Review: Hollow / Cert: 15 / Director: Michael Axelgaard / Screenplay: Matthew Holt / Starring: Emily Plumtree, Sam Stockman, Matt Stockoe / Release Date: January 28th
Hollow is a thoroughly British horror film. A small band of young people go out into the wilds of Suffolk to have a good time in an old, abandoned monastery. They quickly learn that the local tree is a notorious spot for suicides and has an unpleasant, ghost-related history. And you can bet it rains too.
This is Michael Axelgaard’s first time out as a director, and he uses the found footage format, which has been a mixed blessing for many a debut horror movie maker. On the one hand, it allows for a more basic approach to filming, but it can also hamper the flow of the story and its documentary nature severely limits the plot. Hollow gets past these limitations through some fairly clever scripting and by focusing heavily on interpersonal relationships. Trouble is, this throws up another issue. In short; it's not that interesting.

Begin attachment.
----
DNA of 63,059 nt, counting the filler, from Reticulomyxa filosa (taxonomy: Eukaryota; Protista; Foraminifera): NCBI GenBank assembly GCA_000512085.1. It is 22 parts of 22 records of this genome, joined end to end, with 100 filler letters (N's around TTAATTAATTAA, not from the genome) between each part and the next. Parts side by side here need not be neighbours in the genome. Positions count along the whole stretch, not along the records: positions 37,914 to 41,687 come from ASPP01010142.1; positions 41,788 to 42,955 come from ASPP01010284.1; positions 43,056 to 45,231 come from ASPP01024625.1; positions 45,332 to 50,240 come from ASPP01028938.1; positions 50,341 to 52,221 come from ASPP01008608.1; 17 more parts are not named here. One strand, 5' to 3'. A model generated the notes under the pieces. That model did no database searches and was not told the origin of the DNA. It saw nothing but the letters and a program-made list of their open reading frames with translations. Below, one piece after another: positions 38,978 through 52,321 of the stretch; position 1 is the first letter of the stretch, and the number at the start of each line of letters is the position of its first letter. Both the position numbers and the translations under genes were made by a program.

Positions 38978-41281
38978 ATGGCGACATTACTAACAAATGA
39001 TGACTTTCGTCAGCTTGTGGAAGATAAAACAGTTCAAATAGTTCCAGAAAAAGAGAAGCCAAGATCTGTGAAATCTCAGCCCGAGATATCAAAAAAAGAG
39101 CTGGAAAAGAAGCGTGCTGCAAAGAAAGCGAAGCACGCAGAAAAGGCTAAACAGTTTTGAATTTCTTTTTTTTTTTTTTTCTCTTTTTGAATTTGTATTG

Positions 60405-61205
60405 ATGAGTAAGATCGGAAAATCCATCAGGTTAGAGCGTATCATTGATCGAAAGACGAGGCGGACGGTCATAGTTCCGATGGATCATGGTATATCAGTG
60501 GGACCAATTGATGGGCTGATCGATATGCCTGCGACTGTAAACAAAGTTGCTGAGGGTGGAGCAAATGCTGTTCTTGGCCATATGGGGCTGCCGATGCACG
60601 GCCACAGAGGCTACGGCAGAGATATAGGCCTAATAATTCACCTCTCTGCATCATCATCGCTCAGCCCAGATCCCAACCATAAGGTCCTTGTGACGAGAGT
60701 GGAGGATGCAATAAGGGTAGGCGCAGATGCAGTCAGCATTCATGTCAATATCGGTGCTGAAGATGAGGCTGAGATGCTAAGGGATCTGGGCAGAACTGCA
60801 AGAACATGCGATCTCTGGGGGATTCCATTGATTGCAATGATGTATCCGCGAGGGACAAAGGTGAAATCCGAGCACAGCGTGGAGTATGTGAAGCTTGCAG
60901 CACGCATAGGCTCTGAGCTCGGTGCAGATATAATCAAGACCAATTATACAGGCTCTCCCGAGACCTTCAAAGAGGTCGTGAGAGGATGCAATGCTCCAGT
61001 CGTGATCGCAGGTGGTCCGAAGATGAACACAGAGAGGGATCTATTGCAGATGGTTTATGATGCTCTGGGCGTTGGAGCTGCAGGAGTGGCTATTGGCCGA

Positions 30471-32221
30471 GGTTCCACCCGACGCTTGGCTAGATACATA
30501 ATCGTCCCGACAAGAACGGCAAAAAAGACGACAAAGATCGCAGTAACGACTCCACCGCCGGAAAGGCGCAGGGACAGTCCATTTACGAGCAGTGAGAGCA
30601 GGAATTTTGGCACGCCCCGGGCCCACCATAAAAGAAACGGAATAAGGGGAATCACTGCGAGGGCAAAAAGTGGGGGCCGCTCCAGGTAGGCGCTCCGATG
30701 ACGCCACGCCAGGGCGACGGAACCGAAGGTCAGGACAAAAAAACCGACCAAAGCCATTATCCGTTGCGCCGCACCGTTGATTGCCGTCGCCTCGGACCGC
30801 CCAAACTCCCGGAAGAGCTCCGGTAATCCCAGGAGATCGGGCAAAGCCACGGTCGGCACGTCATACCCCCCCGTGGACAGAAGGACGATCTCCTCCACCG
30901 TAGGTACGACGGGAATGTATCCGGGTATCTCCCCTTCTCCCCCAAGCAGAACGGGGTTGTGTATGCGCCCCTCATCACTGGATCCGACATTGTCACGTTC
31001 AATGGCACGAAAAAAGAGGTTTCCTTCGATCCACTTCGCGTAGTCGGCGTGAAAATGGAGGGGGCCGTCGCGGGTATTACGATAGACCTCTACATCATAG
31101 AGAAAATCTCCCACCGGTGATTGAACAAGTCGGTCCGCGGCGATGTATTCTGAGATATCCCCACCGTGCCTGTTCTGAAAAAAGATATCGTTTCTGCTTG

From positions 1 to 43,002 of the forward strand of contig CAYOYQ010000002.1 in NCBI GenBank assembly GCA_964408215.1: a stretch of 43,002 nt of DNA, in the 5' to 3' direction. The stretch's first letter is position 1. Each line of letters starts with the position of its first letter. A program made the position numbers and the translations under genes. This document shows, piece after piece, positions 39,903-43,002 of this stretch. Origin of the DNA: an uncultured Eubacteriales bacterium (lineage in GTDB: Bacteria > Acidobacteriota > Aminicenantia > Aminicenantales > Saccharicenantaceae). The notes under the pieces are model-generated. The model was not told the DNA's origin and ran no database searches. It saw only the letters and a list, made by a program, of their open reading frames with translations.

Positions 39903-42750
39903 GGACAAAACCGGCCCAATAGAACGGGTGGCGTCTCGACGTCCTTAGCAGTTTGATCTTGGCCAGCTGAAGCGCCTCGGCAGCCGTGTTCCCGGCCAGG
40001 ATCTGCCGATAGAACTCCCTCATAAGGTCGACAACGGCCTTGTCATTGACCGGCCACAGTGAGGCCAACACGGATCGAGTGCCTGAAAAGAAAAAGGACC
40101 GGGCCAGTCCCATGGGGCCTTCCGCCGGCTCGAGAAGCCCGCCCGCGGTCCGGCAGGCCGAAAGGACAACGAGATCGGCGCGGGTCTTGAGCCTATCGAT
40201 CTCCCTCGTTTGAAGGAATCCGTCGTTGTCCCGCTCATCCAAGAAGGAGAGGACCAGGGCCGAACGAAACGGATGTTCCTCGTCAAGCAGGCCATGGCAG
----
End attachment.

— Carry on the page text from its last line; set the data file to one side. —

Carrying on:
The acting is good, especially for a small indie horror, but the characterisation is problematic. The protagonists are very realistic and believable, but also a little dull. What works in a real world conversation can be less than gripping when committed to film, and though Hollow doesn’t quite get utterly boring, it doesn’t go out of its way to excite you either. As a result, though the story spends a lot of time allowing the viewer to become familiar with the cast, they all remain slightly unlikeable. Not enough for you to wish them a sticky end, but almost.
Fans of British ghost stories and found footage movies will find this a nice way to pass the time. However, if you’re a gorehound looking for plenty of chills, you will be disappointed. Hollow is a haunting, slow-burn movie that is slightly above average. As low-budget, first time features go, it’s okay, but we do hope that the next movie they produce is more engaging.